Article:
Newsletter 3.2 (Dec. 2008)

From the President

Don DeLillo has been called “reclusive,” but a more accurate word might be “private.” In the past few years, indeed, he has appeared in public much more frequently than he did earlier in his career. In October of 2008, for example, he delivered the Frances Steloff Lecture at Skidmore College. According to the Skidmore College newspaper, two members of their English faculty had been wooing the novelist for some ten years. His finally agreeing to speak may indicate a slight alteration in his attitude about publicity.

A former colleague of mine also informs me that the theater department at Fordham—DeLillo’s alma mater—will perform The Day Room during next year’s season. When asked to participate in the production, DeLillo responded with a sentence that might easily have issued from Bucky Wunderlick or Bill Gray: “I’m trying to disappear, which is harder than it sounds, and would not envision an active role for myself.” Yet he did agree to talk privately with cast members, so perhaps he is not trying quite as hard to disappear as he once did.

But is this a good thing? During the Steloff Lecture, DeLillo revealed an important aspect of his writing process: “I never know what I’m getting into, never know the ending. I truly work sentence by sentence,” he said. “The book begins to tell you where to go. You can’t just plan ahead as if you were bridge building.” He further explained that while writing he tries to create “a space for revelation” in which “the mind begins to discover things.”* To achieve revelation, then, he must immerse himself in a world inside the world. Hence, we DeLillo scholars and fans must moderate our natural impulse to penetrate the writer’s private space and let him “disappear”:  such temporary withdrawals are necessary so that the novels and plays continue to appear.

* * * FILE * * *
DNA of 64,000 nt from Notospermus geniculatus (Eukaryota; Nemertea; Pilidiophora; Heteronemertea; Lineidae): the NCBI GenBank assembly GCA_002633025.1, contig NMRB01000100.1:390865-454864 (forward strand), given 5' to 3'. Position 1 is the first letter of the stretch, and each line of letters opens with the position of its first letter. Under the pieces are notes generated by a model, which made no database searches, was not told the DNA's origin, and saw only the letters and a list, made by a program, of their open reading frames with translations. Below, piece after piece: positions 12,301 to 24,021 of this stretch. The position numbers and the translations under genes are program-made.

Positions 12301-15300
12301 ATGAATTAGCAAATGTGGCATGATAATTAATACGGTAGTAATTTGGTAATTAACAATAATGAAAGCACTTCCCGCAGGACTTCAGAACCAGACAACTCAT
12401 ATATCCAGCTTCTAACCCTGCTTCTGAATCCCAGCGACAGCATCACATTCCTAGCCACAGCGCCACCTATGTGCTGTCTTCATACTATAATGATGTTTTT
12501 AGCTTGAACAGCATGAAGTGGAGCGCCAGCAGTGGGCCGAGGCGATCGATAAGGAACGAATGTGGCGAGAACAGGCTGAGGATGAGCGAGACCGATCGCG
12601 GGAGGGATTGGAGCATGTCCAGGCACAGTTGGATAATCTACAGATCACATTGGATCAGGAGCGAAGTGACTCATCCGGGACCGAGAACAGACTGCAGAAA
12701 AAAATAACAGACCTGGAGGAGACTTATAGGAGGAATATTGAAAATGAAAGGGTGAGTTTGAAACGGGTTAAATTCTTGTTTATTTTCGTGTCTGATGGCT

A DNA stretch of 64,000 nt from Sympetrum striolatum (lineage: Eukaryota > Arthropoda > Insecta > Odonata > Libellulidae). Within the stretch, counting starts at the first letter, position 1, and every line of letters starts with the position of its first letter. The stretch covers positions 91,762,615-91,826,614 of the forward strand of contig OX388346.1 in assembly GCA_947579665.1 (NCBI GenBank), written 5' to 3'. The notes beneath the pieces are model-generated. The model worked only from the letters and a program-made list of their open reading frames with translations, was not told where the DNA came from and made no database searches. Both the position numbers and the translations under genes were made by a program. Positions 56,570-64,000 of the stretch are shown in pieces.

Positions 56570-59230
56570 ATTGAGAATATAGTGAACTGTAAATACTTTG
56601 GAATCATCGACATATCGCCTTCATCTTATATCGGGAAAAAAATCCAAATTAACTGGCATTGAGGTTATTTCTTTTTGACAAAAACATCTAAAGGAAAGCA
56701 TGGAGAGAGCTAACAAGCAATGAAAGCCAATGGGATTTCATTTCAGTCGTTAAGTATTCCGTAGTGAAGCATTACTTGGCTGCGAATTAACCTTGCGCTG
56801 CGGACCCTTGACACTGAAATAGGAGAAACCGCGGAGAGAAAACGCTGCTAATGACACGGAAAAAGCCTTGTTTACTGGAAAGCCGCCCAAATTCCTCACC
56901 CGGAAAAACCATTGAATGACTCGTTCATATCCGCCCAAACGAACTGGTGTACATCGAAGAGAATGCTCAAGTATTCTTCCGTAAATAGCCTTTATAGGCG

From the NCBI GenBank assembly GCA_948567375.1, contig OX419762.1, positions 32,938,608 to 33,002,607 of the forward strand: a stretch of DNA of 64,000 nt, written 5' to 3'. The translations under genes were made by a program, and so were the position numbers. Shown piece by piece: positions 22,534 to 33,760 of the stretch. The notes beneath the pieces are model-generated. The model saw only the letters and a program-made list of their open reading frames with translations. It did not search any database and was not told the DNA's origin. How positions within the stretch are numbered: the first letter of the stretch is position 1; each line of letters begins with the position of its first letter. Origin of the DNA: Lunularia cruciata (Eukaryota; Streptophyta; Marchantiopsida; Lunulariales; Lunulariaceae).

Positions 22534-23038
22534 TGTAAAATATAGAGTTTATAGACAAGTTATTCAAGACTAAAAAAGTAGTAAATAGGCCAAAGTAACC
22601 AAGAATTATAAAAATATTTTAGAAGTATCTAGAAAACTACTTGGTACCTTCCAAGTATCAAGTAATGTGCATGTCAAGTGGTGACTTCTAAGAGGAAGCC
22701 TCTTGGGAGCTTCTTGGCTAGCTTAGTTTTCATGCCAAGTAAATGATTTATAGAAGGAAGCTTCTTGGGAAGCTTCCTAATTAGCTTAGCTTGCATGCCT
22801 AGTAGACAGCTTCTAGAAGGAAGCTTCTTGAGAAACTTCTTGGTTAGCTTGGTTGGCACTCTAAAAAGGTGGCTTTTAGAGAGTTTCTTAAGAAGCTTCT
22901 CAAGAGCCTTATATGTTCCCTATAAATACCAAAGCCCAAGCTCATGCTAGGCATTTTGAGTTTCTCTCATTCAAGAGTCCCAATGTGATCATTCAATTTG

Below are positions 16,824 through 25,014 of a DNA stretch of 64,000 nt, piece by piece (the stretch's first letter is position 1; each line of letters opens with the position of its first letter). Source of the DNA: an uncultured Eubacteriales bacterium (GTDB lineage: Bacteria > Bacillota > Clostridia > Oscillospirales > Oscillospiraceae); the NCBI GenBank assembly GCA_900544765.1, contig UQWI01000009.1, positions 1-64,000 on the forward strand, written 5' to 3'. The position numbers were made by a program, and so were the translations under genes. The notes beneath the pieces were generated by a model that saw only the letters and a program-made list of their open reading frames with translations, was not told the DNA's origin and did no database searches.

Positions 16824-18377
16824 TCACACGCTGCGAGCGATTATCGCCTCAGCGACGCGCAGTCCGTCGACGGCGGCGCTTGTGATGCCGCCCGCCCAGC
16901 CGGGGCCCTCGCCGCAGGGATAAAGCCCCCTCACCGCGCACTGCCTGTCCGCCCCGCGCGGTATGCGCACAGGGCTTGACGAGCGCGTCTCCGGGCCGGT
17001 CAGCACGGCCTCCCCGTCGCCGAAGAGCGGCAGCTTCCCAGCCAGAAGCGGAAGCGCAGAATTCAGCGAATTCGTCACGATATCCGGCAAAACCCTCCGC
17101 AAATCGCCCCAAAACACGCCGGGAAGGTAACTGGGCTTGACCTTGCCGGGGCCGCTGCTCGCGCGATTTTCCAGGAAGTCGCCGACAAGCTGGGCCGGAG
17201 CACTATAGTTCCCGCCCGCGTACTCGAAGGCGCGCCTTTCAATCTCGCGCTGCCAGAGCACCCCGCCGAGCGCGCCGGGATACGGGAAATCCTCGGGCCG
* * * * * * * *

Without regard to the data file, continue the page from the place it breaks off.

Fortunately, DeLillo scholarship shows no signs of disappearing. The past year has seen the publication of several new articles and three pertinent books: Marc Schuster’s Don DeLillo, Jean Baudrillard, and the Consumer Conundrum (Cambria Press); Jennifer Green-Lewis and Margaret Soltan’s Teaching Beauty in DeLillo, Woolf, and Merrill (Palgrave Macmillan), and The Cambridge Companion to Don DeLillo, edited by John N. Duvall. As for public gatherings, the DDS is sponsoring two panels at the 2009 ALA Convention in Boston: Mark Sample, of George Mason University, and Mark Eaton, of Azusa Pacific, have issued CFPs for a panel on DeLillo and Play, and a roundtable on DeLillo and Religion (see below). Mary Holland will chair a panel on DeLillo in the Twenty-First Century at the 20th Century Literature Conference in Louisville. For more information, see “Events” on the DDS Website. We hope you’ll seize these opportunities to make your work known.

Here’s hoping we all keep making DeLillo pages appear.

— Mark Osteen, DDS President

*See “World Famous Author Gives Lecture at Skidmore,” Skidmore News, 17 Oct. 2008.

Recent DeLillo Scholarship